Q&A: Chicago Radio Personality Garry Meier

  • 3 min to read
Garry Meier

Garry Meier, The Garry Meier Show

Chicago radio legend Garry Meier has a brand new bag. The award-winning interviewer, host, comedic writer/producer and Radio Hall of Fame inductee launched a new podcast in March, “The Garry Meier Show.” The hour-long talk show airs five times per week, with news and celebrity interviews, including Howard Stern, Richard Lewis and Chicago Blackhawks CEO John McDonough.

This is the latest chapter in a storied broadcasting career for Meier, who spent 15 years as half of the top-rated “Steve and Garry Show” on WLUP Chicago, followed by a legendary run at WLS. That fostered countless industry awards, including “Best Local Afternoon Talk Show Host in America” and one of the “100 Most Influential Talk Show Hosts in America,” along with kudos as a “Top Most Influential Personality of the Last 20 Years.” His segments have appeared on local and national TV, including “World News Tonight,” while Meier also won an Emmy for the production of his “Greetings from Graceland.”

Meier talks here about his new gig, why he still loves what he does for a living and how technology is shaping the industry. 

On-demand audio has been touted as the next big thing for radio, and the numbers are certainly beginning to support that. How does it feel from the microphone?

I’ve spent 99.99% of my career on AM/FM and during my last radio job on WGN Chicago, many of us were moved to their digital platform. For six months, I got a taste of that world—and was completely intoxicated. After I left the station, I thought, I’ve got to pursue this. We started the podcast a couple months ago and I tell you, I feel reborn on so many levels.

In traditional radio we’re used to stop sets and watching the second hand. You must find it liberating to talk to your audience like a person instead of a personality.

That first day of my podcast I talked for an hour and 45 minutes straight. Everyone on radio knows you talk maybe 6 or 7 minutes and stop for news, weather, commercials or whatever….This is so different. This is like the rhythm of a real conversation; you talk until you’re done.

I think it’s more refreshing for the listener, too. I do an hour every Monday through Friday. It used to take 2 hours to get a solid 60 minutes of talk, so this is quite the shot in the arm.

Tell us about “The Garry Meier Show.”

The platform I had in all of my years on traditional radio remains the template, where I share stories my listeners would expect to hear. I have the same newswoman from my old show [Leslie Keiling], who’s on twice an hour, and then we riff on that. I’ll continue to have at least one interview a week, with the luxury of a solid hour of going at it. That’s something my listeners didn’t have before.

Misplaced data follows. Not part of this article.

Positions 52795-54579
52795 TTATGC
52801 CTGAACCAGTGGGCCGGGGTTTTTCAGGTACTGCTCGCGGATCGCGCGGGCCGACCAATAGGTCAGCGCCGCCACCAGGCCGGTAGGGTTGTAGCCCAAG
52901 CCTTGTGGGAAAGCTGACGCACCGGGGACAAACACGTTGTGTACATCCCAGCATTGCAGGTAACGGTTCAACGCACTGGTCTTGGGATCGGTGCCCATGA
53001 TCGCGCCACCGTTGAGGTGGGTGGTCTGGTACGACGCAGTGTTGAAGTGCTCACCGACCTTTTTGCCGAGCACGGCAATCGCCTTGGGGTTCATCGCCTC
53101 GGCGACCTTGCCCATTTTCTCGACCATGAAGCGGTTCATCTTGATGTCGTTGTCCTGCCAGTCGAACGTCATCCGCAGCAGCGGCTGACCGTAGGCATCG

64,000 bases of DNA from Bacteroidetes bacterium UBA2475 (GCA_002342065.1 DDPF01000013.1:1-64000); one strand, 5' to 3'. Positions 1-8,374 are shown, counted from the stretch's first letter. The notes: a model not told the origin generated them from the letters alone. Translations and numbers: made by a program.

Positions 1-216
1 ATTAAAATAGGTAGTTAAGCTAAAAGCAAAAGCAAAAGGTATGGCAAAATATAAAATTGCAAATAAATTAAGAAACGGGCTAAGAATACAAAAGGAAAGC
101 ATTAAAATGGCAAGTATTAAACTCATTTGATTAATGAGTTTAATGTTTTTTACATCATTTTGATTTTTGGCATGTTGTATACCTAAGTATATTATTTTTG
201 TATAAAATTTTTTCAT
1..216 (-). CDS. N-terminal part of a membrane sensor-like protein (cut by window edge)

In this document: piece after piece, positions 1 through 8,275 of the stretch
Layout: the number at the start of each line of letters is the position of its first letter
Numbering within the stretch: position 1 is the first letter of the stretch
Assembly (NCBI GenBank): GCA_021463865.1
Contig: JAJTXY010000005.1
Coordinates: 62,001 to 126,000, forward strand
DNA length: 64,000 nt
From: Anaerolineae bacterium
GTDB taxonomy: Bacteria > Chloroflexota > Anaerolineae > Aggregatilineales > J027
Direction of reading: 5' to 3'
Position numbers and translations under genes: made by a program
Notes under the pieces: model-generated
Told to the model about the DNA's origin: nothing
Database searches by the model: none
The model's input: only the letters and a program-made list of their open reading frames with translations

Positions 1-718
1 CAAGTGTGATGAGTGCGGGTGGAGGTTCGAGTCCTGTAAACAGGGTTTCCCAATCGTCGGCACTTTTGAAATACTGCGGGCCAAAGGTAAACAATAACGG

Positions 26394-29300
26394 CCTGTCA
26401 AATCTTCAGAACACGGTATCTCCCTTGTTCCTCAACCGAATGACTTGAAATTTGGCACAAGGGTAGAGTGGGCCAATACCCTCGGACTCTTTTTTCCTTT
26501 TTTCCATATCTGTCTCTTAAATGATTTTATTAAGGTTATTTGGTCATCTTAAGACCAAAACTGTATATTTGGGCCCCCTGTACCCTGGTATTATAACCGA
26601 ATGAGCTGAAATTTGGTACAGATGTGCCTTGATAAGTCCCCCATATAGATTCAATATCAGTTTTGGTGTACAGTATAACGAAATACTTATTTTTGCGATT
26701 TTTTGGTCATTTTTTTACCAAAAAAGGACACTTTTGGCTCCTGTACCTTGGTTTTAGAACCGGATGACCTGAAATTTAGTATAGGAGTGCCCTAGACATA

Any pushback from your audience over the technology?

Here’s a funny thing. On the digital platform at WGN I got an email from a woman in Wisconsin who’s not my typical demographic—she’s 83 years old! She said, ‘You’re selling the audience short if you think we can’t find you online.’ Everybody is adapting to this new world; it’s just not that difficult. Now…GarryMeier.com, boom, and it’s off to the races.

I would imagine you also got some inspiration from your friend Howard Stern.

My wife and I were sitting in New York having dinner with Howard and his wife recently. Here I am with the most successful broadcaster ever on radio—and he likes me. I feel like I’ve been validated somehow and I said this to him during our interview [during my podcast]. “I’m blown away sitting across from you.” It’s one of those moments where you think, how did I get here? Howard agreed that there are times in this business when you just pinch yourself.

There are a lot of potential advances on the radio horizon. As you sit in the driver’s seat of evolution, what’s your take on radio’s future?

The connected car could see the game really change. When you open those floodgates, imagine the possibilities….I feel like radio has fallen behind on marketing itself. We started to lose our fizz 20 years ago during consolidation. We still need those big promotions for radio. That is essential. Radio has got to promote and market itself. The industry’s attitude has to perk up.

It certainly sounds like your love affair with radio continues, albeit with a platform shift.

You’re right about that. It’s amazing to think about how things have changed—we used to do a station remote where we’d drive in a big trailer with the equipment. Now it’s like you can fit the whole station in your wallet. That alone is amusing.

Yes, I am excited about this. I tell you what, as soon as I got a taste of podcasting, I realized it’s the way for me to go again…and keep doing what I have loved all my life.

— Edited transcript